Microwaves better in chemical synthesis than traditional energy sources, say scientists
Microwave reactors are a better alternative to traditional energy sources used in chemical synthesis, say scientists.
Microwave heating is commonly used in many households to heat food quickly. Microwave ovens can also be used as powerful devices for the synthesis of various porous materials.
Writing in Advanced Materials, scientists from the Faculty of New Technologies and Chemistry of the Military University of Technology in Warsaw and Kent State University in the USA say microwaves allow for quick and simple synthesis of materials that can be used in gas purification, water treatment, energy storage and drug delivery.
The article’s authors said: “Usually, porous materials are synthesized by using conventional electric heating, which can be energy‐ and time‐consuming. The microwave‐assisted synthesis offers a simple, fast, efficient, and economic way to obtain many of the advanced nanomaterials.”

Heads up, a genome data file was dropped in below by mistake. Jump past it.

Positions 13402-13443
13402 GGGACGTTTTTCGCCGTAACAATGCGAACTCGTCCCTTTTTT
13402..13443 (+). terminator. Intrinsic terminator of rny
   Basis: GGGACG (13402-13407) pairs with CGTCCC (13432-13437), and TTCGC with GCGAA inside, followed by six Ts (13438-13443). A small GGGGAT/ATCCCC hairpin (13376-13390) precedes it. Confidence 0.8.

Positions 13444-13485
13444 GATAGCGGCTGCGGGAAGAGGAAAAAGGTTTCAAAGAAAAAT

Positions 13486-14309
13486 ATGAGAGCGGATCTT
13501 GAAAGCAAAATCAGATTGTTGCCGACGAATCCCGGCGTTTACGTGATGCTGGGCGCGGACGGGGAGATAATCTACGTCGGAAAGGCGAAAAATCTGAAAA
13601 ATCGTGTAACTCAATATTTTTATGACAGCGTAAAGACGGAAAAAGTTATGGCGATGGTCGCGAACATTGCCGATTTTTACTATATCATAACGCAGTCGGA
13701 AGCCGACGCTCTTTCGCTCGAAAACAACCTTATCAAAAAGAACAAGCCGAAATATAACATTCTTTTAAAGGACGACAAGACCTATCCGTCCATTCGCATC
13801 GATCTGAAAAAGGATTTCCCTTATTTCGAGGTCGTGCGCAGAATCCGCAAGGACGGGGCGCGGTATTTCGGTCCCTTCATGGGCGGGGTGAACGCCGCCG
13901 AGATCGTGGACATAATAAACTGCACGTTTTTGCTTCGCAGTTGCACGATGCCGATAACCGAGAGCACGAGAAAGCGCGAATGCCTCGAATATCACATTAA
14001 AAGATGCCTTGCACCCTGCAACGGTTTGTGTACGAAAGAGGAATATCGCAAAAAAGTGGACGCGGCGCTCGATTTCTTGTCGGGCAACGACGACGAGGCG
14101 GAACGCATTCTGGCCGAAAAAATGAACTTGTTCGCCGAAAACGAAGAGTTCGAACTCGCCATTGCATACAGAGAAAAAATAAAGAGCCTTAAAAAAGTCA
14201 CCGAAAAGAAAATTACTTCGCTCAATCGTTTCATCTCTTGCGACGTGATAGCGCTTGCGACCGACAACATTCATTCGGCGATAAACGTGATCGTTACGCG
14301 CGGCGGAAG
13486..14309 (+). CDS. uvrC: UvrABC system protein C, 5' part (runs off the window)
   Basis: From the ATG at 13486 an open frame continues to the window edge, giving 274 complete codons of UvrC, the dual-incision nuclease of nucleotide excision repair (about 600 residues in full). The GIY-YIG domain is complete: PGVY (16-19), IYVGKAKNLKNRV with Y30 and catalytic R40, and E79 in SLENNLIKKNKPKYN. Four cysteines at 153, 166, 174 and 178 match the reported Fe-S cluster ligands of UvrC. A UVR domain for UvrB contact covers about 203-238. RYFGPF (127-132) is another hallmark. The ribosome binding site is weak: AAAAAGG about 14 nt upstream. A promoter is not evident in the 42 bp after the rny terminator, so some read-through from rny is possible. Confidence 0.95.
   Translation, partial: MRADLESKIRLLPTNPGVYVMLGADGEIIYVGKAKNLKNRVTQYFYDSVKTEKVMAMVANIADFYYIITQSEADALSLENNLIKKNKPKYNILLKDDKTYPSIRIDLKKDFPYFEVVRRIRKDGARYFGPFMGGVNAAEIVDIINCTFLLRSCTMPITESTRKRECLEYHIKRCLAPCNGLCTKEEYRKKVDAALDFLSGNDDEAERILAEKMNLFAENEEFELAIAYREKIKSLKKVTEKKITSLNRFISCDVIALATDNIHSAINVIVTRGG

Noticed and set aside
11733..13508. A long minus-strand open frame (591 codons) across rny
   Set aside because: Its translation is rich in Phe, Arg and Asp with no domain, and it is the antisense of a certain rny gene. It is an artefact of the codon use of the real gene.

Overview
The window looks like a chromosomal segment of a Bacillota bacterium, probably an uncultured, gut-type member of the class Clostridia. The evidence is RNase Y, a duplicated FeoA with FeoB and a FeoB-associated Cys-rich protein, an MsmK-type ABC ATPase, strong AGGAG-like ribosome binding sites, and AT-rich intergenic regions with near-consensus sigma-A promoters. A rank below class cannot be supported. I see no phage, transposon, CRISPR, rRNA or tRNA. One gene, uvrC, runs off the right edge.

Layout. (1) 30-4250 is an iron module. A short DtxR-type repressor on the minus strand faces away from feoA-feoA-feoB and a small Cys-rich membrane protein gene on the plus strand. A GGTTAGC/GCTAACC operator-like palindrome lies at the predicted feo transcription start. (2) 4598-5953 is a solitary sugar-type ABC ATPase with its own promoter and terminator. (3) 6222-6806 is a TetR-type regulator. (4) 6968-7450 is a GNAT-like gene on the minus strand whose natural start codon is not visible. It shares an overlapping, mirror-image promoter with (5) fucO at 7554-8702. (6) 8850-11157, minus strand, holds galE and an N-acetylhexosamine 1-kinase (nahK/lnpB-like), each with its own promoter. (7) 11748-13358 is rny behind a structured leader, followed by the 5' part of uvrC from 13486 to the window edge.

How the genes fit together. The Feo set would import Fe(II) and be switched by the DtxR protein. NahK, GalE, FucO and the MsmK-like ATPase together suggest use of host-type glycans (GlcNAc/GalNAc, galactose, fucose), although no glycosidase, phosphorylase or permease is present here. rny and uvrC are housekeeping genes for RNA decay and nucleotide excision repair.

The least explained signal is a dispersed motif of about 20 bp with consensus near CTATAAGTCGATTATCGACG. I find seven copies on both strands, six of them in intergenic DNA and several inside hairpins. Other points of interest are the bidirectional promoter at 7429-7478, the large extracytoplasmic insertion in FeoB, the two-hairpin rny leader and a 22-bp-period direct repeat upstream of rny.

The researchers summarised recent advances in microwave-assisted synthesis of various groups of nanoporous materials, adding that microwaves can even be used to obtain materials with a well-defined porous structure and morphology including silicas, carbons, metal‐organic frameworks, metal oxides and graphene materials.
The research was carried out by the Faculty of New Technologies’ doctoral candidate Sylwia Głowniak, Dr. Barbara Szczęśniak, and Professor Jerzy Choma in collaboration with Professor Mieczysław Jarońc from Kent State University.
PAP - Science in Poland, Karolina Duszczyk
kol/ ekr/ kap/